Australian Treasurer Wayne Swan said âcranks and craziesâ in the U.S. Republican Party are threatening economic growth as Congress remains deadlocked on tax increases and spending cuts set to take effect in January.
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âGlobal markets are watching the positioning of hardline elements of the Republican Party for signs that they will dangerously block reasonable attempts at compromise,â Swan said in a speech in Sydney today. âLetâs be blunt and acknowledge the biggest threat to the worldâs biggest economy are the cranks and crazies that have taken over a part of the Republican Party.â
U.S. lawmakers are deadlocked over how to resolve the so- called fiscal cliff, the combination of more than $600 billion in automatic tax increases and spending cuts that will go into effect next year if Congress does nothing. Ben S. Bernanke, the chairman of the Federal Reserve, has said the issue is one of the main sources of risk for the U.S. economy .
Republicans led by the anti-tax Tea Party movement wrested control of the U.S. House of Representatives from Democrats in the 2010 mid-term election, picking up 63 seats for their biggest gain in 72 years. The movementâs clout was evident in primary races earlier this year in Indiana and Texas, where establishment-backed Republican officials were defeated by candidates eschewing political compromise.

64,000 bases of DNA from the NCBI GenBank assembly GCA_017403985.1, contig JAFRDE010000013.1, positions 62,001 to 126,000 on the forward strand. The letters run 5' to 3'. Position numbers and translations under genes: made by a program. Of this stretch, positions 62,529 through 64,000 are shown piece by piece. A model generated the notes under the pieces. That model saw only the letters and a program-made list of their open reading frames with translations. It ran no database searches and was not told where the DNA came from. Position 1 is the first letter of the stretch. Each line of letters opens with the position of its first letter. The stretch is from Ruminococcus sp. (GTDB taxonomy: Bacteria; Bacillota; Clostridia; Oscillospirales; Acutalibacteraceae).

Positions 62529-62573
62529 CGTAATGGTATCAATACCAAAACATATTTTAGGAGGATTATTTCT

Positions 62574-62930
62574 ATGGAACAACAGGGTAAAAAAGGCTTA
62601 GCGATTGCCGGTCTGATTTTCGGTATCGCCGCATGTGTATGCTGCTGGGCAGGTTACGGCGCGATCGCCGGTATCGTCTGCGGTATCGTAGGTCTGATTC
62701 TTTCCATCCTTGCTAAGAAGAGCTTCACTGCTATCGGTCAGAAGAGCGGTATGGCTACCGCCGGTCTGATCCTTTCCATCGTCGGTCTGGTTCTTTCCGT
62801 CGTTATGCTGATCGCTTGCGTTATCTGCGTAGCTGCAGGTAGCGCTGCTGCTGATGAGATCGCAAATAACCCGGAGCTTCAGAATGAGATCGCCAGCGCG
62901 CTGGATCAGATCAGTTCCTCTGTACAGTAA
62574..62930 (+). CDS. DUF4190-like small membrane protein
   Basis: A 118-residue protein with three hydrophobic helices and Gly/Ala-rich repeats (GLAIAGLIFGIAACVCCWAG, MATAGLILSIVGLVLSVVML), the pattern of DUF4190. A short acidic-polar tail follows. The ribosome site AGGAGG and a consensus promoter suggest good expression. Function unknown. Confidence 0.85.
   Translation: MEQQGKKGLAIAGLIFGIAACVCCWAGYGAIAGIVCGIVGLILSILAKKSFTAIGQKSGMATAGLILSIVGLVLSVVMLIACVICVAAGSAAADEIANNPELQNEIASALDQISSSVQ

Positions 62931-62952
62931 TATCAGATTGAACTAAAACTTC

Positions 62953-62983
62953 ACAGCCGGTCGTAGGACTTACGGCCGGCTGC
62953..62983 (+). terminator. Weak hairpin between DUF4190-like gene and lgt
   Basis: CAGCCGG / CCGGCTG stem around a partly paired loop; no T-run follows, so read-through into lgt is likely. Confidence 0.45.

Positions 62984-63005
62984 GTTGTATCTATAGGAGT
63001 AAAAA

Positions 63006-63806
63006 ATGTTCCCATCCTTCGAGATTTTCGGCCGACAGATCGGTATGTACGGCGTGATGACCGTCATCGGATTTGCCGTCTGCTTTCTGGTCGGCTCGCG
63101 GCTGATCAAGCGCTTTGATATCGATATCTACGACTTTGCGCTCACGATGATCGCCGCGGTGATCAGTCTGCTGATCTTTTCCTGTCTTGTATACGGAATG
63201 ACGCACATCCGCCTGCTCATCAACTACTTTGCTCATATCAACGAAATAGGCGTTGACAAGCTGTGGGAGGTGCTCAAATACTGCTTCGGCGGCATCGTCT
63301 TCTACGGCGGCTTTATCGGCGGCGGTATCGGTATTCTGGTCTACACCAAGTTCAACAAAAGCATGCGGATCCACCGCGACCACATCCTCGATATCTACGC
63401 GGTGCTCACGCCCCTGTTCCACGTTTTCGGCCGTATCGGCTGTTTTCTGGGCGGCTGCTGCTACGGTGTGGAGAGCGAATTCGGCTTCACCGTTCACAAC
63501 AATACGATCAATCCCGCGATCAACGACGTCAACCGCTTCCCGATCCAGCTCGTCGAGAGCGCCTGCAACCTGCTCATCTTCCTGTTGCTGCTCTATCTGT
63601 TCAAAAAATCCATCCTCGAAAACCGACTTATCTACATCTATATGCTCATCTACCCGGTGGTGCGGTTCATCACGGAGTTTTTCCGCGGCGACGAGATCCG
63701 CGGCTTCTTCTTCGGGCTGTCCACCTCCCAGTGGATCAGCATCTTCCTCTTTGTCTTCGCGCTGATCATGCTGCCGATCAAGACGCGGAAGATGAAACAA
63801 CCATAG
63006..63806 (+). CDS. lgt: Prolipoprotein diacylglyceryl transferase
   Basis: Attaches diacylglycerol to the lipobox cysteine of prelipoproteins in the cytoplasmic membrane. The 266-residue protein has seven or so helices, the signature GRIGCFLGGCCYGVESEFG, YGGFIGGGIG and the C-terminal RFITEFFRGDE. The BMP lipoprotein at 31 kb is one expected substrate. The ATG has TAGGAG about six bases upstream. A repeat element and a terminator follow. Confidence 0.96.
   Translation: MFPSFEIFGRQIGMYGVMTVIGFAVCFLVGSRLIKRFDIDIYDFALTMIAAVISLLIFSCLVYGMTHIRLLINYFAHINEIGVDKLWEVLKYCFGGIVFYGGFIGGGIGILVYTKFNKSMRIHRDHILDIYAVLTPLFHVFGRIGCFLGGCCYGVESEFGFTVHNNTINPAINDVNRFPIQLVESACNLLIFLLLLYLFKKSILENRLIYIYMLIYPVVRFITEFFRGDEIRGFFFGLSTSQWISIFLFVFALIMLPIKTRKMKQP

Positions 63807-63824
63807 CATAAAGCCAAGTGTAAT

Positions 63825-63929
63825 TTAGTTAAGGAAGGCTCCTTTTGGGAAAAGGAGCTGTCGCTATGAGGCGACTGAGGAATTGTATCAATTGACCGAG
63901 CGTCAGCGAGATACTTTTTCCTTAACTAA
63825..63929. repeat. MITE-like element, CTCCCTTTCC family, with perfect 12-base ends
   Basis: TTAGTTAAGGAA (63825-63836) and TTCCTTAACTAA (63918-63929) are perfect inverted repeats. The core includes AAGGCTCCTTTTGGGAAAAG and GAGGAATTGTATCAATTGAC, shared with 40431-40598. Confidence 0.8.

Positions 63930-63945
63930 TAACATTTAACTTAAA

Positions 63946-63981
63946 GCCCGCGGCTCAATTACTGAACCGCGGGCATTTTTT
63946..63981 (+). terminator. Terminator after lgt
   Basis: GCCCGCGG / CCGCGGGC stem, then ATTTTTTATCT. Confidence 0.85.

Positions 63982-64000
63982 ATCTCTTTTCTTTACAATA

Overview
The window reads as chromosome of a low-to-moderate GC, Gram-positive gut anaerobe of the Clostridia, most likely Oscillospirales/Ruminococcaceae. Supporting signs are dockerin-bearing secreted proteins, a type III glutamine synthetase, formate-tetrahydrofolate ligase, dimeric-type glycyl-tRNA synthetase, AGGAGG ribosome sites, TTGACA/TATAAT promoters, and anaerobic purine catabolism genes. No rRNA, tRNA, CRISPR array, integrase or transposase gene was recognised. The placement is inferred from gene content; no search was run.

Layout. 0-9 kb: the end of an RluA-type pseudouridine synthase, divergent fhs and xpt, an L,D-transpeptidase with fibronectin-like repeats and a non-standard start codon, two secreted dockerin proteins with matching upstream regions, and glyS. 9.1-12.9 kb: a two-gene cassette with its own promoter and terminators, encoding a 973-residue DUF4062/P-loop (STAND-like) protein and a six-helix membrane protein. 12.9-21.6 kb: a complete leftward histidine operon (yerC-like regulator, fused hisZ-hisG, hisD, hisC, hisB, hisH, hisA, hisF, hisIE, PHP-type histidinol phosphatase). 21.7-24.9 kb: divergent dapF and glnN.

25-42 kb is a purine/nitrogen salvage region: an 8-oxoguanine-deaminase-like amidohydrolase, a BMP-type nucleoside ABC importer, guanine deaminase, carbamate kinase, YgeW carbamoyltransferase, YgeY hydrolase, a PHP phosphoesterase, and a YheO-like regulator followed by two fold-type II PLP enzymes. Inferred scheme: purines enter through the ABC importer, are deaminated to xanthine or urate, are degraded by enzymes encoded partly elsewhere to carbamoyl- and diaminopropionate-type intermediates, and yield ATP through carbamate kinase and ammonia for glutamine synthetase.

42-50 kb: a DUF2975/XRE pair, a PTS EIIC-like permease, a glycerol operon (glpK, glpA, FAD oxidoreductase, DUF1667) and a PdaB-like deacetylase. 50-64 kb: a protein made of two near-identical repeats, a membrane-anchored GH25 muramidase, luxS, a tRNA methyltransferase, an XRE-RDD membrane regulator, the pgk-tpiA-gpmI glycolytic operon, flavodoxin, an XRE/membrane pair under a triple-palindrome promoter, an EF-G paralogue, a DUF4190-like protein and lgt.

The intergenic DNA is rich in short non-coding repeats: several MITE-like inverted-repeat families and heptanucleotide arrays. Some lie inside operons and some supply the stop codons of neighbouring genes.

âWith the world watching, it is imperative that the U.S. Congress resolve an agreement to support growth in the short term,â said Swan, who is also deputy prime minister.
Australiaâs opposition coalition, leading the governing Labor Party in opinion polls before elections due next year, today criticized Swanâs comments on the Republican Party as a âcalculated insult,â the Australian newspaper reported.
âHe is showing reckless disregard for the debt burden the U.S. faces,â the newspaper cited Julie Bishop , the opposition foreign affairs spokeswoman, as saying. âIt was a calculated insult to the elected representatives of our key ally.â
Prime Minister Julia Gillard defended Swanâs comments when asked by reporters whether they would affect her governmentâs ability to work with the Republicans if presidential nominee Mitt Romney wins office.
âWhat happens in the U.S. economy matters to the world economy,â Gillard said today in Sydney. âThe treasurerâs been making appropriate comments about potential risks to the global economy.â
Swanâs foray into U.S. politics comes after he depicted New Jersey last month as a down-trodden place where workers get âthrown on the scrap heap of lifeâ --prompting a backlash from state officials.
âIf I could distill the relevance of Bruce Springsteenâs music to Australia it would be this: Donât let what has happened to the American economy happen here,â Swan said in an Aug. 1 speech in Melbourne. âDonât let Australia become a down-under version of New Jersey, where the people and the communities whose skills are no longer in demand get thrown on the scrap heap of life.â
Tom Kean, the top Republican in the New Jersey state legislature, hit back at Swanâs comments at the time, saying they were down to âthe electoral silly season.â
on Sep. 23, 2012 at 3:49 PM